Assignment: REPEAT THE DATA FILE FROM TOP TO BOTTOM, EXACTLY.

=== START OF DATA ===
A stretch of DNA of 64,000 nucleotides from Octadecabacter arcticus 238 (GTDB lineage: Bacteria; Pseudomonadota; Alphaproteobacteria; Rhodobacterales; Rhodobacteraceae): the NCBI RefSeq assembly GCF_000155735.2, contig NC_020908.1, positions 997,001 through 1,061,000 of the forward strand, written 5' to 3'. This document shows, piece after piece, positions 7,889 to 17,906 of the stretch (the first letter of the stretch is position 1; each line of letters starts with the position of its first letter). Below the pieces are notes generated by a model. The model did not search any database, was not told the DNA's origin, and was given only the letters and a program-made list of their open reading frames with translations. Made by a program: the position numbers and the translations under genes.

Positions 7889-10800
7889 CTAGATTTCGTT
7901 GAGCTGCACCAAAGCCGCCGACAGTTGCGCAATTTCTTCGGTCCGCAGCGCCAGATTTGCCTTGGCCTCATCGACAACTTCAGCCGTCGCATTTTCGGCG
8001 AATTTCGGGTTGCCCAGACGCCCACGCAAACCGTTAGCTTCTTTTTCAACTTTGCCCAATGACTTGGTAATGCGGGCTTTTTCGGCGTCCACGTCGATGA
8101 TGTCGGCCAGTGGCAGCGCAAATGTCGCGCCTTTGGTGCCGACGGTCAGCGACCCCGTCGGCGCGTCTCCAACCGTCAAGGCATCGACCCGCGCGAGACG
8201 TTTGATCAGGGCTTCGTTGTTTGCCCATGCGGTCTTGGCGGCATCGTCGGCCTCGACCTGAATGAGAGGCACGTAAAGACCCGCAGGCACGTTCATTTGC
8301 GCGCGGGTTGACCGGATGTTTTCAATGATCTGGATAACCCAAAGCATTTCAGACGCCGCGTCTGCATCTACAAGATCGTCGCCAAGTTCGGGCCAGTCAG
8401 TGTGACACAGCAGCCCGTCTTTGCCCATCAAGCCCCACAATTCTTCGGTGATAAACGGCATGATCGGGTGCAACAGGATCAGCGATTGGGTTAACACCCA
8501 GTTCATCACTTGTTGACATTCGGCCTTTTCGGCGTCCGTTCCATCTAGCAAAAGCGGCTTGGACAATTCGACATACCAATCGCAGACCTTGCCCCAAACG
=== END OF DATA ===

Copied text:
A stretch of DNA of 64,000 nucleotides from Octadecabacter arcticus 238 (GTDB lineage: Bacteria; Pseudomonadota; Alphaproteobacteria; Rhodobacterales; Rhodobacteraceae): the NCBI RefSeq assembly GCF_000155735.2, contig NC_020908.1, positions 997,001 through 1,061,000 of the forward strand, written 5' to 3'. This document shows, piece after piece, positions 7,889 to 17,906 of the stretch (the first letter of the stretch is position 1; each line of letters starts with the position of its first letter). Below the pieces are notes generated by a model. The model did not search any database, was not told the DNA's origin, and was given only the letters and a program-made list of their open reading frames with translations. Made by a program: the position numbers and the translations under genes.

Positions 7889-10800
7889 CTAGATTTCGTT
7901 GAGCTGCACCAAAGCCGCCGACAGTTGCGCAATTTCTTCGGTCCGCAGCGCCAGATTTGCCTTGGCCTCATCGACAACTTCAGCCGTCGCATTTTCGGCG
8001 AATTTCGGGTTGCCCAGACGCCCACGCAAACCGTTAGCTTCTTTTTCAACTTTGCCCAATGACTTGGTAATGCGGGCTTTTTCGGCGTCCACGTCGATGA
8101 TGTCGGCCAGTGGCAGCGCAAATGTCGCGCCTTTGGTGCCGACGGTCAGCGACCCCGTCGGCGCGTCTCCAACCGTCAAGGCATCGACCCGCGCGAGACG
8201 TTTGATCAGGGCTTCGTTGTTTGCCCATGCGGTCTTGGCGGCATCGTCGGCCTCGACCTGAATGAGAGGCACGTAAAGACCCGCAGGCACGTTCATTTGC
8301 GCGCGGGTTGACCGGATGTTTTCAATGATCTGGATAACCCAAAGCATTTCAGACGCCGCGTCTGCATCTACAAGATCGTCGCCAAGTTCGGGCCAGTCAG
8401 TGTGACACAGCAGCCCGTCTTTGCCCATCAAGCCCCACAATTCTTCGGTGATAAACGGCATGATCGGGTGCAACAGGATCAGCGATTGGGTTAACACCCA
8501 GTTCATCACTTGTTGACATTCGGCCTTTTCGGCGTCCGTTCCATCTAGCAAAAGCGGCTTGGACAATTCGACATACCAATCGCAGACCTTGCCCCAAACG